Chukar

The Chukar, also known as the “Chukar partridge,” is a small bird that lives across Eurasia. You can easily distinguish them by their red beaks and black masks. They are members of the Phasianidae family, along with pheasants, turkeys, quail, chickens, and peacocks.

Like many members of that family, this species is primarily terrestrial, and usually lives on the ground. Read on to learn about the Chukar.

Description of the Chukar

As far as partridges go, Chukars are relatively large, though they are not overwhelmingly large birds. They are a little larger than a foot long, and weigh up to a pound and a half.

Their plumage, or feathers, is light tan, and they have black stripes along a patch on either side of their bodies. They also have a c-shaped band of black feathers, running from just above their beaks, over their eyes, and around their chins to the top of their breasts.

Interesting Facts About the Chukar

These are common birds, and humans have even introduced them to areas outside of their native range. They are interesting little birds, and you can learn more about them below.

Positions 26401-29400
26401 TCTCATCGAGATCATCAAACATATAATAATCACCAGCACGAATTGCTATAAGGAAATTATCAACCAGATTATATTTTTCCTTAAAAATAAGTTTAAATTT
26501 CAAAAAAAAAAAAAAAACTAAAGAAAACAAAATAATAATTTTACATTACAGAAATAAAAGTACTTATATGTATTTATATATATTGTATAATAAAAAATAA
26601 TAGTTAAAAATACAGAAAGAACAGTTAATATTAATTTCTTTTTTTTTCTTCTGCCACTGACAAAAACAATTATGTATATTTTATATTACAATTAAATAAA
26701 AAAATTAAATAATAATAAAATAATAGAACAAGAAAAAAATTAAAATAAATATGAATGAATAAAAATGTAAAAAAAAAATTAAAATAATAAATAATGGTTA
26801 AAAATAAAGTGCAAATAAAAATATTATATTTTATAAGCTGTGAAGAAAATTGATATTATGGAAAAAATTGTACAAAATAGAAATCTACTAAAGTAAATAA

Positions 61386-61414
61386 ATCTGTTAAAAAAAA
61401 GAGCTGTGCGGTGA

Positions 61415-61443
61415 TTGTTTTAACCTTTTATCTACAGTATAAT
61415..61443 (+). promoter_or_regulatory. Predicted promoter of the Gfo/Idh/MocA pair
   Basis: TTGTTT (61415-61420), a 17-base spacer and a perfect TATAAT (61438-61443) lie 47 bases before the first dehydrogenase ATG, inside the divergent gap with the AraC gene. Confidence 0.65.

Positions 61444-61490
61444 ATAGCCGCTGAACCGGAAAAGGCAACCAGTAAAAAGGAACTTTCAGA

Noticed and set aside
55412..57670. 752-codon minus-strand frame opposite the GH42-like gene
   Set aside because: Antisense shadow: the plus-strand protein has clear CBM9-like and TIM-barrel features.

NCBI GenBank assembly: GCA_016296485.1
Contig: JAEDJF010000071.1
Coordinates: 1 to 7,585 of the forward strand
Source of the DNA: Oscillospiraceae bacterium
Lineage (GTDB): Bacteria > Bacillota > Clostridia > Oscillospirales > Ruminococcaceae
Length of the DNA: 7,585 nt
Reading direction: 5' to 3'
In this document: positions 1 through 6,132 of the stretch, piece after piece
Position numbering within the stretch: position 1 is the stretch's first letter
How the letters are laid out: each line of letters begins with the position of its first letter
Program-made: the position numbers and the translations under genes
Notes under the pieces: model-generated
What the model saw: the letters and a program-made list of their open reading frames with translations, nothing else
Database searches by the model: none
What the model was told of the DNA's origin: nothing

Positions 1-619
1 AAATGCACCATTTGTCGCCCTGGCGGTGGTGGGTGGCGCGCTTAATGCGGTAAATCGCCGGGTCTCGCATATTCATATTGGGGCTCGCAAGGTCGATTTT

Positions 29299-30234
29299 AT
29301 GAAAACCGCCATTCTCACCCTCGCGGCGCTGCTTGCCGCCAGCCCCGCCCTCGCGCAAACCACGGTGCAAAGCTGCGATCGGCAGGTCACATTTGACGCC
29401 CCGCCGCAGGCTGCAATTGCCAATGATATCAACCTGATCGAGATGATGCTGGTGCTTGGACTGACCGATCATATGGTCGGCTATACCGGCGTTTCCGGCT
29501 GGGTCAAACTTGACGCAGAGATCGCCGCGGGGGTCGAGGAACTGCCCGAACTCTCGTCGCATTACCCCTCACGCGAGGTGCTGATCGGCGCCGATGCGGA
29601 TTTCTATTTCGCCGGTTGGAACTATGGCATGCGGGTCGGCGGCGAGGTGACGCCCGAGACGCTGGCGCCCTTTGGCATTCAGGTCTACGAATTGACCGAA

• Dust Bath – Instead of bathing in water, Chukars use loose dust and sand to clean their feathers. They dig a small dip in the ground, lie in it, and use their wings to throw sand up over their backs. From there, they shuffle comically around to distribute the dust throughout their feathers. Once they are finished, they give a hefty shake to remove the dirt.
  • Precocial vs. Altricial – Generally speaking, when birds hatch, their chicks are either precocial or altricial. Precocial chicks are fuzzy and cute, while altricial chicks are naked and, well … ugly. Precocial hatchlings, like Chukars, ducklings, goslings, and the chicks of chickens, turkeys, and more, walk and follow their mothers almost immediately after they hatch. Altricial hatchlings are helpless, and their mothers must feed and care for them while they develop.
  • What’s in a Name – Like so many birds before it, humans named the Chukar for its vocalizations. These birds call to one another using soft “chucks” and louder “chukars.” Some other birds named for their calls are bobwhite quail, whippoorwill, and killdeer.
  • Beneficial Introduction – This species of partridge is one of the few examples where humans introduced an animal to an ecosystem that it did not previously live, and the results benefitted the ecosystem. Most introduced species are detrimental and harm or compete with native wildlife. Chukars replaced another species of bird that went extinct in Hawaii, and helps spread the seeds of the native plants in the area.

Habitat of the Chukar

This species lives in surprisingly rugged and hostile habitats. They prefer mountainous regions, with rocky outcrops as well as deserts and desert edges.

Most of the regions that they inhabit are arid with little rainfall, or semi-arid with slightly more rain. Chukars live primarily in open regions with grasses and small shrubs for them to feed on and hide in.